Monday, September 21, 2009

Movie Log: Sunshine Cleaning

I've seen six movies since Sunshine Cleaning -- and that's leaving aside the ways that's its set up as a semi-generic indy movie, with a lot of familiar elements to confuse viewers like me -- so my memories of it are fuzzy.

Amy Adams is ex-cheerleader Rose Lorkowski, and, for once in this history of movies for adults, we're supposed to be on her side. Luckily, her cheerleader-ness isn't particular important to the movie, and her post-high-school history never becomes clear. (Sunshine Cleaning has a lot of vagueness, particularly in its characters' backgrounds, where a more careful screenplay would have had specifics.) She has a son -- who the movie hints, but never quite manages to say, is the result of her long-term and now adulterous relationship with her highschool boyfriend Mac (Steve Zahn) -- and whom is having issues at school that essentially get him kicked out of the public system.

(The Wife and I, who have a special needs child of our own, were annoyed and dumbfounded by this turn of events, particularly since, at this point in the movie, we still thought it took place somewhere in California. When it finally located itself outside Phoenix in neo-Libertopian Arizona, this event became slightly more reasonable, but I really doubt any state is so blunt and old-fashioned as to state that a parent needs to place their child in a private school, since the public system won't accommodate him.)

Anyway, Rose's life is a mess -- she lives at home with her always scheming father Joe (Alan Arkin, proving the most obvious strategem to make this film look like Little Miss Sunshine Redux), sleeps with Mac when she's supposedly taking nightschool courses, and cleans houses for the now-rich girls she went to school with. And so she decides to better herself in the traditional American way: find a job that pays really well, and do it in a half-assed way.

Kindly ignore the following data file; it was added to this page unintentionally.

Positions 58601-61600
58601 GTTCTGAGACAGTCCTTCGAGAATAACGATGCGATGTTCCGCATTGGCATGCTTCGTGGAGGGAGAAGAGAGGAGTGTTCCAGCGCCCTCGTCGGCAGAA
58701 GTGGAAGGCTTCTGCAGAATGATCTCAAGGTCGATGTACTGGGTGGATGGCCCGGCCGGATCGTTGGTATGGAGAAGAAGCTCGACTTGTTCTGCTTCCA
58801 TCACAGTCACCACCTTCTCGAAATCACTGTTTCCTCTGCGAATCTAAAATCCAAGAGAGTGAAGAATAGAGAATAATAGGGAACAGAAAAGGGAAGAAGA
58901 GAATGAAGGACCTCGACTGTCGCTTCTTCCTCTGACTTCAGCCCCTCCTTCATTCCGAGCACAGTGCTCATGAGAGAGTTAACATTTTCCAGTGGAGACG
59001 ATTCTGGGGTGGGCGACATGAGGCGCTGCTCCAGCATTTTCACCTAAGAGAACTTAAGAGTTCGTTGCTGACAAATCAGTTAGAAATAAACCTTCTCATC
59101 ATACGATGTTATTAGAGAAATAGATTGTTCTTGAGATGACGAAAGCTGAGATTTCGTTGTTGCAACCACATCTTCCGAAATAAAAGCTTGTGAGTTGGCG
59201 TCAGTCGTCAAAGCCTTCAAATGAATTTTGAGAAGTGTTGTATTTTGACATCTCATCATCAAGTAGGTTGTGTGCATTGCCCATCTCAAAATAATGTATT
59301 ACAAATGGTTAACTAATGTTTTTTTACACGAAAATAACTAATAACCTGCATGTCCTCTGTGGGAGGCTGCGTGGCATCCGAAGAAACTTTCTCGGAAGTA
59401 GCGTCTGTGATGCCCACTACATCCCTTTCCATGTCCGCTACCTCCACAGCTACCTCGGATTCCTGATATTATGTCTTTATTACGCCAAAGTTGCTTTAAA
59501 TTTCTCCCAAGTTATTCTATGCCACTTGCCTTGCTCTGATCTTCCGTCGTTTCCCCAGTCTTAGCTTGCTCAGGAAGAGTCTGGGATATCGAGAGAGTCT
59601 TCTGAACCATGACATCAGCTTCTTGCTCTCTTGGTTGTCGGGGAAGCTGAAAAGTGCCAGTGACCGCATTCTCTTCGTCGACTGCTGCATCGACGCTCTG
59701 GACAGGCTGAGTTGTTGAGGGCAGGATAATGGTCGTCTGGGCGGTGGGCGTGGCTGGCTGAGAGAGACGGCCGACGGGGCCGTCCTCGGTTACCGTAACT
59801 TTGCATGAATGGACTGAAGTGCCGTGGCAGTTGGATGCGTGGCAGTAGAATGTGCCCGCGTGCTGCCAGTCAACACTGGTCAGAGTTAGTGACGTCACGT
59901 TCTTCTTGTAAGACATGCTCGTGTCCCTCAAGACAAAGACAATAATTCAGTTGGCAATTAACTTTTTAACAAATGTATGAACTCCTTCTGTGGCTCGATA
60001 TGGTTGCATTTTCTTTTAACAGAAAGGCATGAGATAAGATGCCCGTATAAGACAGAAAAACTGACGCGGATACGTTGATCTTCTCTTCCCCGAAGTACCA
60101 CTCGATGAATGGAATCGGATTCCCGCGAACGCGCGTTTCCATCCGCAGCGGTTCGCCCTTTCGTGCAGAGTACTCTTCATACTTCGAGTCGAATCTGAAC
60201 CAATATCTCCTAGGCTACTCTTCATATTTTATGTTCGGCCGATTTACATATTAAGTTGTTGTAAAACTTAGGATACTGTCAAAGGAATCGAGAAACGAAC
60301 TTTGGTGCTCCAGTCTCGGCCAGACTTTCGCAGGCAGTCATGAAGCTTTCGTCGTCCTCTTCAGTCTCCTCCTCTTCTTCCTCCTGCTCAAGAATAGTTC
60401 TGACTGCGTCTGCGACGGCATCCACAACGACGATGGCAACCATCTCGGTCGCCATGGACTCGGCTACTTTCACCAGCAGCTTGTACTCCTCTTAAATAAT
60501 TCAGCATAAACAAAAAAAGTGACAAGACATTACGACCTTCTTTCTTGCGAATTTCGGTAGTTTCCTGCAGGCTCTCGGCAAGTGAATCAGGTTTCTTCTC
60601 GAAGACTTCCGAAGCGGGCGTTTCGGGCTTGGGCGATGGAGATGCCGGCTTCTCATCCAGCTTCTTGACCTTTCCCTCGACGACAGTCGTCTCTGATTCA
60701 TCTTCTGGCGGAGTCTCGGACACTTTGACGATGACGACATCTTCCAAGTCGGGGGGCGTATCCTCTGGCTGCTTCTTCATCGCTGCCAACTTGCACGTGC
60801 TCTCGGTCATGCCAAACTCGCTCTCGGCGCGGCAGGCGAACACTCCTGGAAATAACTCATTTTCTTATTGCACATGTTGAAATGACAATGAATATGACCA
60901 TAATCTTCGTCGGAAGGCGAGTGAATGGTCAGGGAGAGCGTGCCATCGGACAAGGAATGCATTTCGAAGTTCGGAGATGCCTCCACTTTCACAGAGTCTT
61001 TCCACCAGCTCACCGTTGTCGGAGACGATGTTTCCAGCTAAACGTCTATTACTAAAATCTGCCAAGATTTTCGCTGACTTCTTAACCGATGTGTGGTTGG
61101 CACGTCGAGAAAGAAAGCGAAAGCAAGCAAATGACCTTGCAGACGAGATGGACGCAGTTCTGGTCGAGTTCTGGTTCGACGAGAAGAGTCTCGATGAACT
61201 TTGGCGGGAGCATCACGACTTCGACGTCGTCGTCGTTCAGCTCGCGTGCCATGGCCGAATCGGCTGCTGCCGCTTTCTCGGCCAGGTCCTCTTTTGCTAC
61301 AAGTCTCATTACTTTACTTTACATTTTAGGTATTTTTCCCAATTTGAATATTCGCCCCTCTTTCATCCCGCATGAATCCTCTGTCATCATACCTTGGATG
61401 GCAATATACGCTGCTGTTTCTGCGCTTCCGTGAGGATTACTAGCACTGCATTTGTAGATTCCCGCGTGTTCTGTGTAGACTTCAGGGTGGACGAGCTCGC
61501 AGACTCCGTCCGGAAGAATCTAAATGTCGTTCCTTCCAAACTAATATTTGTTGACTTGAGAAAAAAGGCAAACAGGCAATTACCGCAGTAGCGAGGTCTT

For Rose, that's hazmat cleaning -- crime scenes, suicides, and other dead bodies, mostly. It's dirty, disgusting, and horrible, but it does pay very well. She drags her ne'er-do-well sister Norah (Emily Blunt) into the business, and things go along entertainingly for a while until there's the required Big Problem.

The Big Problem gets a Big Solution, with much hugging, and everyone's self-esteem is restored. Rose even gets what might turn out to be a love interest -- a quirky, damaged character, of course, since this is an indy movie -- who is not married to someone else.

Sunshine Cleaning means well, and it's pleasant to watch, with solid acting and decent dialogue. But it doesn't quite cohere, and it feels like it was made up on the fly from the rag-bag of Random Indy Movie Tropes. If you like seeing movies like this, Sunshine Cleaning is a minor entry, but moderately worth it. If you generally don't like movies about aimless people trying to figure out what to do with their lives, there's no reason to seek out this one.
Listening to: The Moldy Peaches - Anyone Else But You
via FoxyTunes


Anonymous said...

"If you generally don't like movies about aimless people trying to figure out what to do with their lives, there's no reason to seek out this one."

I'd pay money to watch Amy Adams read from the phone book, she's that good-looking.

But yeah, the movie was a minor disappointment.

Jeff P.

Unknown said...

Re Arizona school systems-actually, this happened to friends of mine-their daughter was deemed "too difficult to deal with" and was kicked out of 1st grade in their local school district.

Anonymous said...

Both Virginia and Maryland will tell parents that their kids have to go to private schools because their learning disabilities can't be handled at public school. And if the parents think the kids need a better school, they have to pay for it.

Here's a WashPost article about one student.

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